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I'm looking at the book 'Mathematical Structures in Languages', and I'm confused by the way they produce a DFA from the following NFA:

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They say that there must be a $d$-arrow $X\to Y$ iff $Y$ is the set of all states reachable from some state in $X$ by a $d$-arrow. Then, they say that the corresponding DFA in this case is the following:

enter image description here

I have two questions:

  1. Why is there no $b$-arrow from $\{r,s\}$ to $\{r\}$? It is definitely the case that $\{r\}$ is the set of all states reachable by $b$-arrows from some state in $\{r,s\}$ (namely, from $s$).

  2. Why is there $c$-arrow from $\{r,s\}$ to $\{r,s\}$? If we start with $r$, we won't be able to reach both $r$ and $s$ with a $c$-arrow, and similarly if we start with $s$, we won't be able to reach both $r$ and $s$ with a $c$-arrow either.

Are these two points mistakes in the book, or is my reasoning wrong?

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Great questions!

Both (1) and (2) amount to the same confusion, which is how precisely to interpret "the set of all states reachable from some state in $X$ by a $d$-arrow".

The idea is that, starting at a set $X$ and reading a character $d$, we want to simultaneously follow all $d$-arrows from every state in $X$. Precisely, let's write $d \cdot q = \{ q' \mid q \overset{d}{\to} q' \}$ for the set of states we can get from $q$ by following a $d$ arrow in our NFA. Then in our powerset DFA, we add a single $d$-arrow from $X$:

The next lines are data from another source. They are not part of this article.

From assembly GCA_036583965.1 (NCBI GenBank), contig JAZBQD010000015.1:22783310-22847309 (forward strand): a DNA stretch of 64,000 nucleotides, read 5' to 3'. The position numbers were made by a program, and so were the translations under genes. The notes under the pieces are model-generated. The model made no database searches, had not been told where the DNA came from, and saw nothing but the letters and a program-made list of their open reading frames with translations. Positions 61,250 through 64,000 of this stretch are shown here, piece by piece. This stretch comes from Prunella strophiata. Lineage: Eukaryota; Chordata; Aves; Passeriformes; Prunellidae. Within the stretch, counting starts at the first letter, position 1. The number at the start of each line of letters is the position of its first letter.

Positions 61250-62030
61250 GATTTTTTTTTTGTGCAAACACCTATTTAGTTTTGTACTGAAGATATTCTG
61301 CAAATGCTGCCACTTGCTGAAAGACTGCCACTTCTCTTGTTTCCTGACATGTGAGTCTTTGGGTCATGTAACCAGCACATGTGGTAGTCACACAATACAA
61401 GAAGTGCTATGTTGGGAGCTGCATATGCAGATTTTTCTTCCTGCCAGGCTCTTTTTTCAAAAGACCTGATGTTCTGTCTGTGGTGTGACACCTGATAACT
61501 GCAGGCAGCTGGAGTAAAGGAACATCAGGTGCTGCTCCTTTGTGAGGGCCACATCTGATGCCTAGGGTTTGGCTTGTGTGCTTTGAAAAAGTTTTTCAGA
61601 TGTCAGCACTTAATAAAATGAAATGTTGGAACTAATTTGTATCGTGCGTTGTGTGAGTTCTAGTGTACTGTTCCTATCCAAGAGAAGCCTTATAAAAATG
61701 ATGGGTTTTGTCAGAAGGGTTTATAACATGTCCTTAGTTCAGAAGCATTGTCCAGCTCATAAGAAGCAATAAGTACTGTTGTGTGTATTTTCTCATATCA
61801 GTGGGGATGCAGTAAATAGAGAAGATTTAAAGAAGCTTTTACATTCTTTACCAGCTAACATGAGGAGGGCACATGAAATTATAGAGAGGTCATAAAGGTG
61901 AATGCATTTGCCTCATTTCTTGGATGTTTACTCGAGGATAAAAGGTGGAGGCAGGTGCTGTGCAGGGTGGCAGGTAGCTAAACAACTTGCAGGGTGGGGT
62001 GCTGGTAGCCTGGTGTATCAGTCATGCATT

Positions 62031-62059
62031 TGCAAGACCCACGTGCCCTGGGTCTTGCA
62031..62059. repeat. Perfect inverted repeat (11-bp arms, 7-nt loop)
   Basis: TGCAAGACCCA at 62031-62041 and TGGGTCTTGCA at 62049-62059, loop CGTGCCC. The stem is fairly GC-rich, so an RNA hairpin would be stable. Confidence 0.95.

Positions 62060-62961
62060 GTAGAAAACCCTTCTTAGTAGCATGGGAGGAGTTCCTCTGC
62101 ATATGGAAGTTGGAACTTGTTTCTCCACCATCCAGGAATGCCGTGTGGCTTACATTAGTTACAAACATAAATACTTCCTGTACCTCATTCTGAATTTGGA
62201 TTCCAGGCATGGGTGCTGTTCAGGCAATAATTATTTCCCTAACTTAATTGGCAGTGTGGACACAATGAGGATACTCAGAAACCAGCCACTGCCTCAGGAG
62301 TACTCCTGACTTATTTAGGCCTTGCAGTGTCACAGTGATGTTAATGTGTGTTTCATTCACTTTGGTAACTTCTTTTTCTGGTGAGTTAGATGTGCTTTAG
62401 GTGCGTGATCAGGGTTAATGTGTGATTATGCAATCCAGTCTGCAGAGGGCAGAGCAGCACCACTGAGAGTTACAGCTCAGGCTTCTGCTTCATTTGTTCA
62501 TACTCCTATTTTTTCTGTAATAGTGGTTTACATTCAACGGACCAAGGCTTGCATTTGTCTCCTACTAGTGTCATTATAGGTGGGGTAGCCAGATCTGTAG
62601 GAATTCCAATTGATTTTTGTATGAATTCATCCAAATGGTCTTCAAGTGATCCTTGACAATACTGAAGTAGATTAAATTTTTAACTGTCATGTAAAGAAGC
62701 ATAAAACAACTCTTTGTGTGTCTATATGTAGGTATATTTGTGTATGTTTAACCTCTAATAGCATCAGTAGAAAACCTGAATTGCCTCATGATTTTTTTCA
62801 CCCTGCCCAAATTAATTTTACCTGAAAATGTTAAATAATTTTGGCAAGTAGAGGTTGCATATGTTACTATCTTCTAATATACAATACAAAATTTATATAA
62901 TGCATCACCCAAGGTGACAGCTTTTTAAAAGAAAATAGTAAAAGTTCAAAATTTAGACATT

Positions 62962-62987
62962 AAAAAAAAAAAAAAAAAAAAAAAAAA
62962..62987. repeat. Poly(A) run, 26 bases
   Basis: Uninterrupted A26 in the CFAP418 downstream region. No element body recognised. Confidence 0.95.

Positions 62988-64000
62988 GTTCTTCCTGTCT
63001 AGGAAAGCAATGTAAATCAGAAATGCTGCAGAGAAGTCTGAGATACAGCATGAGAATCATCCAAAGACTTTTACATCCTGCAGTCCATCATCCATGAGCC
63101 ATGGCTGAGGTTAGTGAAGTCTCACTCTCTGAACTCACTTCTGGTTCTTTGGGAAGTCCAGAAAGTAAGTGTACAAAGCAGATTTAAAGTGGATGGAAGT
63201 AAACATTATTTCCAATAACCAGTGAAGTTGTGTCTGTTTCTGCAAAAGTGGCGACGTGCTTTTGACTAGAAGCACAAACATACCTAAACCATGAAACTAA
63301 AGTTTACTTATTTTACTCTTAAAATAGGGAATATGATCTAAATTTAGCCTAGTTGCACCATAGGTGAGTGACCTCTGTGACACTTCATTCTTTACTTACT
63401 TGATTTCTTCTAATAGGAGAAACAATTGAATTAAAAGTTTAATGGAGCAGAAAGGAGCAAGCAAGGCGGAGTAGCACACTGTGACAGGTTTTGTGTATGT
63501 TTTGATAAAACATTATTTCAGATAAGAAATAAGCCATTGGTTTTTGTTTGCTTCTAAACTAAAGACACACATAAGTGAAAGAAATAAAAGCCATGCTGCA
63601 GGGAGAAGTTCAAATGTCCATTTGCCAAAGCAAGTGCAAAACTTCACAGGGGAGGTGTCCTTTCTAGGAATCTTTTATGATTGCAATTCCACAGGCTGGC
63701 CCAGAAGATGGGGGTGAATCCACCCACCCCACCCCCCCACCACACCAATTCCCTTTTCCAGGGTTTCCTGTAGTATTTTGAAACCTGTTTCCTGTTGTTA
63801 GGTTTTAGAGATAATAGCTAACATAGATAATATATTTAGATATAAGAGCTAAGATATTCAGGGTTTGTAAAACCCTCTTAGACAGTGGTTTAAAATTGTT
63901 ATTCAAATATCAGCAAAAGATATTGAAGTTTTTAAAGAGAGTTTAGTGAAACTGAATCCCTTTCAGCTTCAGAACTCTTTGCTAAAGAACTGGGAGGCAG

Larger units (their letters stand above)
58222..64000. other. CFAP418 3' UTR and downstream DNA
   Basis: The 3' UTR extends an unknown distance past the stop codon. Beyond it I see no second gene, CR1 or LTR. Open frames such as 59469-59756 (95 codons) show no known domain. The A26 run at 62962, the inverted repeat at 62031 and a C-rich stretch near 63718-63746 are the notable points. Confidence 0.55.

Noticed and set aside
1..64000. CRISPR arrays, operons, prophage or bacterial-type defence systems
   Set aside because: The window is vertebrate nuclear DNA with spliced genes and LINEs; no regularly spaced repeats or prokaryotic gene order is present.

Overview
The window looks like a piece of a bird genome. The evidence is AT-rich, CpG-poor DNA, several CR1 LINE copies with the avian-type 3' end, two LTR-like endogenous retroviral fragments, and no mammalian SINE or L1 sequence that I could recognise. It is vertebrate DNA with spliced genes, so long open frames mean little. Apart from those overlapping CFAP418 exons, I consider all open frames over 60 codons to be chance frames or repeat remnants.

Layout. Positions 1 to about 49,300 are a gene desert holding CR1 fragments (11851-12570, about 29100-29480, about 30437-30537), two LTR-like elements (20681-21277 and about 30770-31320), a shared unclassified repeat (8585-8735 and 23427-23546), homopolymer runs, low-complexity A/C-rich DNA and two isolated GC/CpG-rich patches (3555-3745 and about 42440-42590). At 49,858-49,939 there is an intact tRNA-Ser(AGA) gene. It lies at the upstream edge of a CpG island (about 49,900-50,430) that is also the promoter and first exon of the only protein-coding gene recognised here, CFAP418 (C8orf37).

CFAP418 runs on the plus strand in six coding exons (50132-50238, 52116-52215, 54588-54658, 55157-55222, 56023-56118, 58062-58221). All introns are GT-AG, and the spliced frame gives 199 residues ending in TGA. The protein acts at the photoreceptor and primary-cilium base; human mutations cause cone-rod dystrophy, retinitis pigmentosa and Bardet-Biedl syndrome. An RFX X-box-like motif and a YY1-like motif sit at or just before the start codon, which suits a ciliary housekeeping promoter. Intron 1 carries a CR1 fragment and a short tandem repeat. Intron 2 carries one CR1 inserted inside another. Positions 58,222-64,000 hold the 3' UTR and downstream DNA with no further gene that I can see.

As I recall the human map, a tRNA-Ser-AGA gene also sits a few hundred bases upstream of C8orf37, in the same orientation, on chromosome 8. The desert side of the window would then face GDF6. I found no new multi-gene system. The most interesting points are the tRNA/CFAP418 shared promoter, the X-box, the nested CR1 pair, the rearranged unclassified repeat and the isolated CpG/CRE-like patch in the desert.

$$ X \overset{d}{\longrightarrow} \bigcup_{q \in X} d \cdot q $$

Remember that, at the end of the day, we expect to get a DFA. So from any state $X$, there should be exactly one outgoing arrow for every character.


In the case of your question (1), let's look at the $b$ arrow from $\{r,s\}$. We know

  • $b \cdot r = \{ r, s \}$
  • $b \cdot s = \{ r \}$

So altogether we have an arrow $\{r,s\} \overset{b}{\longrightarrow} \{r, s\} \cup \{ r \}$. That is, a $b$ arrow from $\{r,s\}$ to itself. Since this is a DFA, there can be only one $b$ arrow from $\{r,s\}$, so this is the only arrow we add. In particular, there's no arrow to $\{r\}$.

Interestingly, there is a typo in your book related to your question (2). Let's look at the $c$ arrow from $\{r,s\}$. Here we have

  • $c \cdot r = \emptyset$
  • $c \cdot s = \{ s \}$

So we have an arrow $\{r,s\} \overset{c}{\longrightarrow} \emptyset \cup \{s \}$. So there should be a single $c$ arrow from $\{r,s\}$ to $\{s\}$, but your book incorrectly adds an arrow from $\{r,s\}$ to itself.

Note that it correctly computes the $c$-arrows $\{ r \} \overset{c}{\to} \emptyset$ and $\{ s \} \overset{c}{\to} \{ s \}$.


I hope this helps ^_^

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